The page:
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Republic of the Philippines

SUPREME COURT
Manila

SECOND DIVISION

G.R. No. 119682 January 21, 1999

FRANCISCO BAGUIO, petitioner,


vs.
REPUBLIC OF THE PHILIPPINES, RICARDO T. MICHAEL, in his capacity as Heir-
Successor of WILLIAM MICHAEL, SR., and as President of MICHAEL SLIPWAYS,
INC., and COURT OF APPEALS, respondent.

MENDOZA, J.:

This is a petition for review of the decision of the Court of Appeals 1 affirming the
decision of the Regional Trial Court, Branch 28, of Mandaue City, nullifying Free Patent
No. 7757 and Original Certificate of Title No. 0-15457 issued in the name of petitioner
Francisco Baguio.

The patent and certificate of title cover a parcel of land, consisting of 5,870 sq. m., in
Catarman, Liloan, Cebu. Known as Lot 1426, Case 2, Pls. 823, the land was declared
by the government public land in 1963.

The evidence shows that, on August 2, 1963, private respondent Ricardo Michael's
predecessor-in-interest, William Michael, filed with the Bureau of Lands an application
for foreshore lease of the land. The application was recommended for approval by the
land investigator who also recommended that the applicant be granted a provisional
permit to occupy the land for one year from October 4, 1963 to October 3, 1964.

On October 8, 1963, by virtue of a permit granted to him by the Bureau of Lands,


William Michael made some reclamation on the land, built a fence around the premises,
and constructed a bridge over a portion which was under water. Upon the expiration of
the permit on October 4, 1964, the Highways District Engineer recommended to the
Director of Lands that the land be leased to Michael. On the other hand, the land
investigator recommended granting Michael the authority to survey the foreshore land in
view of the completion of the reclamation made by him on the premises. On February
25, 1968, Michael filed a miscellaneous sales application covering the reclaimed
foreshore land.
On November 9, 1976, petitioner Baguio applied to the Bureau of Lands for a free
patent covering the same land. In his application, petitioner stated that the land was
agricultural land and not claimed or occupied by any other person and that he had been
in actual and continuous possession and cultivation of the same. On the basis of these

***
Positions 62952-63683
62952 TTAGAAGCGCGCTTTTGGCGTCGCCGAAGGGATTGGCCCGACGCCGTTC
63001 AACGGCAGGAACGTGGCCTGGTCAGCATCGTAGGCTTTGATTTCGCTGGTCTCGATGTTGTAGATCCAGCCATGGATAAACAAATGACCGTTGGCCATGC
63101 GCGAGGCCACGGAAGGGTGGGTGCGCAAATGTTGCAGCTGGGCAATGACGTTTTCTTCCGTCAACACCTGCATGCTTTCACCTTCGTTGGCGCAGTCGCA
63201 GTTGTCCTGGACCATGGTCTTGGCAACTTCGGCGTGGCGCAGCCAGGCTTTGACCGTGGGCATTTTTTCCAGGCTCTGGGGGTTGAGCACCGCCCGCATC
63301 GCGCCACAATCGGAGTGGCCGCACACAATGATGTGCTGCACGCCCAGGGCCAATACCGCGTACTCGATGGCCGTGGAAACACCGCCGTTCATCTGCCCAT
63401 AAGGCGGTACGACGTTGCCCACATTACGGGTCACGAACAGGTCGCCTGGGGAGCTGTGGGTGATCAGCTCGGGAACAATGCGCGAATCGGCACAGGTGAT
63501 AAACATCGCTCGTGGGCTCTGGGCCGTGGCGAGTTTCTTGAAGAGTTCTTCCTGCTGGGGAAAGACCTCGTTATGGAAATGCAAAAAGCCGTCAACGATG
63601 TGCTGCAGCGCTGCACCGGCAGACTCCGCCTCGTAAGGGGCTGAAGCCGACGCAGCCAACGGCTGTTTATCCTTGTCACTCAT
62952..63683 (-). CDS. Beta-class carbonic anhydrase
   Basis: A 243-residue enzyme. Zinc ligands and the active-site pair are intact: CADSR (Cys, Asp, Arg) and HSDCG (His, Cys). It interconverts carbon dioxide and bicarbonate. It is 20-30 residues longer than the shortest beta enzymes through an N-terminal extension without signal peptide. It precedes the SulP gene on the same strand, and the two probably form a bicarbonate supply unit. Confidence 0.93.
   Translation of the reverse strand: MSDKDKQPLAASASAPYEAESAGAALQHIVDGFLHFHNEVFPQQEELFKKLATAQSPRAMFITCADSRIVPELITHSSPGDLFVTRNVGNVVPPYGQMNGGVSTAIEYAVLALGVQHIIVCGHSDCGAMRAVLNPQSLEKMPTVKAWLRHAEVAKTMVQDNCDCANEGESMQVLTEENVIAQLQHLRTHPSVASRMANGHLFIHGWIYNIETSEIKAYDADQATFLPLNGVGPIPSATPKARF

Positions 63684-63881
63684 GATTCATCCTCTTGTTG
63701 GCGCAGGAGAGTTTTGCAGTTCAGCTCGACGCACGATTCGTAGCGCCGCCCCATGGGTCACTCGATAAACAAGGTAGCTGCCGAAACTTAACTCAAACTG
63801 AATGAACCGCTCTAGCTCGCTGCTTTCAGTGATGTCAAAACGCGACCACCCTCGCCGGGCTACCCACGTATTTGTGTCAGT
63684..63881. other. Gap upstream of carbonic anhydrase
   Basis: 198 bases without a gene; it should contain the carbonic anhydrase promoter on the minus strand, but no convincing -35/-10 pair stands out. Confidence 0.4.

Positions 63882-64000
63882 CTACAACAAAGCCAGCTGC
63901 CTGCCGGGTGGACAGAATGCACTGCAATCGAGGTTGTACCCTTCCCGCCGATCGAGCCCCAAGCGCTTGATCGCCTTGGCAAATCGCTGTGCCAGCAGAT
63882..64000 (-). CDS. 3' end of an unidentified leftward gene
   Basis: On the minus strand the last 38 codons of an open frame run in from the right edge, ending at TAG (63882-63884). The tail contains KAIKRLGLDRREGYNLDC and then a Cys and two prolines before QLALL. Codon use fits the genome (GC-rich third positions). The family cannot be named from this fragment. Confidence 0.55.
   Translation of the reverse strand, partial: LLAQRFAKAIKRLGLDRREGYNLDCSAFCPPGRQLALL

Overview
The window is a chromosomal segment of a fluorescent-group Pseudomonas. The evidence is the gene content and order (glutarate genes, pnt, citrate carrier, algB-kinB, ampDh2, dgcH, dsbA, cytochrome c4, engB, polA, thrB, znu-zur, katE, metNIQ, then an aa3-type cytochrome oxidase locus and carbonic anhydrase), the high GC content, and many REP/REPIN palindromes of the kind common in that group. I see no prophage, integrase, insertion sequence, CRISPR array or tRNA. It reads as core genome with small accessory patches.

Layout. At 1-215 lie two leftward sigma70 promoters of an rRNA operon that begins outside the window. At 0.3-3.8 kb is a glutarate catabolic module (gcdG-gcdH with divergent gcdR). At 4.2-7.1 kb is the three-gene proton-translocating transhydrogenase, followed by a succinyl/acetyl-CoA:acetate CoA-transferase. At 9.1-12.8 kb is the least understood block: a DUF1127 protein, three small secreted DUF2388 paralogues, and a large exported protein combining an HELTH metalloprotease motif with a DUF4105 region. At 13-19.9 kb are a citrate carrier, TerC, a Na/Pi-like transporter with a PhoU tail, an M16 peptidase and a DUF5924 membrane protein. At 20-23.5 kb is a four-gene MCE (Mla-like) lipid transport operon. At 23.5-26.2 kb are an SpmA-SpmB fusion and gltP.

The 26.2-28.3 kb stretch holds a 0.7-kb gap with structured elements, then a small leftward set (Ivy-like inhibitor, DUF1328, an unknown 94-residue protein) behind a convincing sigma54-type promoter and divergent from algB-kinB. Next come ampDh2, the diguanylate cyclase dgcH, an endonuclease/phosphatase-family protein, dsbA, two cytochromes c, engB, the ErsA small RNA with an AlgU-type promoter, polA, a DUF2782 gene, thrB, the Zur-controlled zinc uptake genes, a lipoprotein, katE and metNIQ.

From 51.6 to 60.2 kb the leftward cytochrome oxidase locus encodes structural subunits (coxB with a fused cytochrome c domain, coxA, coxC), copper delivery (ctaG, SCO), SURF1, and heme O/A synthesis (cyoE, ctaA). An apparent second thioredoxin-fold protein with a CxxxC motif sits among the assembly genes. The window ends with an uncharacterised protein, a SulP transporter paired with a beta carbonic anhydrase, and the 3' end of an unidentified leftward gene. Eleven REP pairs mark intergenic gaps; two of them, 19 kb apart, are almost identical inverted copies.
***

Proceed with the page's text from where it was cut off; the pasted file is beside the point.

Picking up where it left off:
representations, a free patent was issued to him and, on January 10, 1978. Original
Certificate of Title No. 0-15457 was issued in his name by the Register of Deeds of
Cebu.

On April 6, 1978, petitioner demanded payment of rentals from William Michael for the
use of the land occupied by Michael Slipways Inc.. On August 4, 1981, petitioner filed
an opposition to Michael's miscellaneous sales application covering the land on the
ground that he was the registered owner thereof.

William Michael in turn protested the issuance by the Bureau of Lands of a free patent
to petitioner. He claimed that he had been in actual possession of the land since 1963
and that he had introduced substantial improvements thereon.

On February 16, 1989, upon the recommendation of the Land Management Bureau of
the Department of Environment and Natural Resources, the government, represented
by the Director of Lands, filed a petition for cancellation of title and/or reversion of land
against petitioner Baguio and the Register of Deeds of Cebu. The case case was filed in
the Regional Trial Court of Mandaue City which granted private respondent Ricardo
Michael leave to intervene as heir and successor-in-interest of William Michael and as
president of Michael Slipways, Inc.

On July 20, 1992, the trial court rendered a decision canceling the free patent and the
certificate of title of petitioner Baguio, ordering the reversion of the land to the public
domain, and declaring private respondent Michael the true and lawful occupant of the
land. The trial court ruled that the false statements made by petitioner Baguio in his
application for free patent had the effect of ipso facto canceling the free patent and the
title of petitioner.

Petitioner appealed to the Court of Appeals which, on February 28, 1995, affirmed the
decision of the trial court. Hence, this petition for review.

Petitioner contends that —.